Not every employee is going to be given the chance to study a sponsored MBA or go to Wharton for 12 weeks but ignoring this potential to be gained and the downside of demotivation does not make economic sense.

Given all the above, it is time to reevaluate the current talent approach. It must become broader in terms of the whole organisation rather than a small subset and create more meaningful work for more people inside and outside the organisation.

Talent management is a fast-developing concept and it is important to learn from different perspectives and actual examples. The three case studies illustrate potential directions for the concept of talent management. One from a British retailer employing ex-offenders; the use of new software to make the company a “talent marketplace”; and, finally, how the National Health Service (NHS) in the UK is approaching talent management.

Leaders must take on the specific talent management challenge for their organisations. Although talent management is not clearly defined it cannot be ignored and leaders need to own and set the meaning in their own organisational context.

Exclusive, inclusive and hybrid approaches need to be part of the decision making as well as the implications of the digital age, Leaders must engage with talent management so that it adds value to the organisation and enhances engagement and human development inside and outside the organisation.

Case Study 1

This is a story of a company using a talent strategy that has a social and both non-economic and economic benefits. Timpson’s, a British multinational retailer with nearly 5,000 employees works with ex-offenders in an inspiring example of how to connect social benefits to a talent approach and create economic benefit for an organisation.

Today over 10% of Timpson’s workforce are ex-offenders. The social challenge is that it is estimated that 25% of men over the age of 18 in the UK have criminal convictions and for the last 12 years James Timpson, the CEO, has recruited ex-offenders.

Timpson’s view is that the ex-offenders are a source of talent for the business and it’s a win-win situation for all the stakeholders. For the government and society this approach reduces the rate of re-offending, rehabilitates offenders, reduces prison numbers and therefore reduces social costs.

For Timpson the evidence has shown the company recruits motivated and loyal employees. For the ex-offenders themselves, it is an opportunity to turn their lives around. This model gives an economic and social benefit that can be utilised further by others.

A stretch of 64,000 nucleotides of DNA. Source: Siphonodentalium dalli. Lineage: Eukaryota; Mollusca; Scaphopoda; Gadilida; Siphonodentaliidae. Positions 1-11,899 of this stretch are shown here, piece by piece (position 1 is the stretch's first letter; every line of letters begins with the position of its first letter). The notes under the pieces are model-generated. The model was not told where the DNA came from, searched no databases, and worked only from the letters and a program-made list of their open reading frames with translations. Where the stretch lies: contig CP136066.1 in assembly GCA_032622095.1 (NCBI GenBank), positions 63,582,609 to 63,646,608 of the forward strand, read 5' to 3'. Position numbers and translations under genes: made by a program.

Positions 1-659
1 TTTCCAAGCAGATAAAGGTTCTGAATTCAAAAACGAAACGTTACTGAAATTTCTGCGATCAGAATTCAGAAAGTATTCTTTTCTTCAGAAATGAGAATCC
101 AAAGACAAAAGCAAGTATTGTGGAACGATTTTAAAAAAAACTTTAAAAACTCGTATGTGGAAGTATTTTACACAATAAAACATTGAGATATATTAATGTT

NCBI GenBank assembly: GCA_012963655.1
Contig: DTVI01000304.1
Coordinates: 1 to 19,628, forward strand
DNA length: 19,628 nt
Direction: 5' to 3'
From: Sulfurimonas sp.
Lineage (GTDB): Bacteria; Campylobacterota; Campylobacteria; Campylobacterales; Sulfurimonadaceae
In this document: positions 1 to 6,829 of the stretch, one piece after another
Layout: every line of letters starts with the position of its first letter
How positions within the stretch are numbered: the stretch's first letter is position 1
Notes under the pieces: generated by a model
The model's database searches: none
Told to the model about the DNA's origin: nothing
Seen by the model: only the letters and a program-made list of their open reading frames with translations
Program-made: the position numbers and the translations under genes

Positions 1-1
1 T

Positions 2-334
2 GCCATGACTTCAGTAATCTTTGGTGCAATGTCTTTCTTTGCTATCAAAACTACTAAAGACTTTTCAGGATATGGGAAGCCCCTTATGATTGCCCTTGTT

Case Study 2

The second case study is the idea of remote working driving talent and engagement and productivity.

A study by the Centre of Economics and Business Research (CEBR) highlighted the opportunity to leverage flexible and remote working to attract talent and also to increase employee engagement and productivity.

In an online survey of more than 2,500 US knowledge workers conducted in July 2019, the CEBR study claims that in offering virtual/ remote work options and providing the tools to enable them, companies can better compete in the battle for talent by dipping into untapped pools of workers.

These include “unemployed” individuals such as parents raising children at home or those caring for elderly relatives and retired baby boomers who would work if it could be done mainly remotely. The survey found that economically inactive individuals indicated that they would be encouraged to start working if given the opportunity to work flexibly.

In addition, companies offering flexible/ remote-working options can engage contract and part-time employees to take on more work. According to CEBR, this would make major savings for workers (and employers) as well as major savings in time and for the environment by reducing commuting costs as well as improving work/life balance. Using remote working imaginatively would help open up access to talented individuals.

Case Study 3

The third case study is the NHS in the UK, which with an employee population of 1.7 million, the fifth-largest employer in the world. The NHS belief is that all employees benefit from the talent journey, and are in a sense talented. Indeed, the National Head of Talent Management argues that the NHS is obligated to enable all staff to do the best that they can do in their career. The premise is that engaged and developed staff will maximise patient care – “if we show we care about our employees; they will show care to patients”. The strategy also includes the idea that leaders/managers drive the journey with the individual. So there is also focus on leadership and diversity in the NHS as an exclusive element but with a whole organisation included. The talent strategy is in a sense a “hybrid” rooted in the context of the NHS, its values and challenges.

See more articles from Vol.14 Issue 01 – ’20: Leadership for a better future.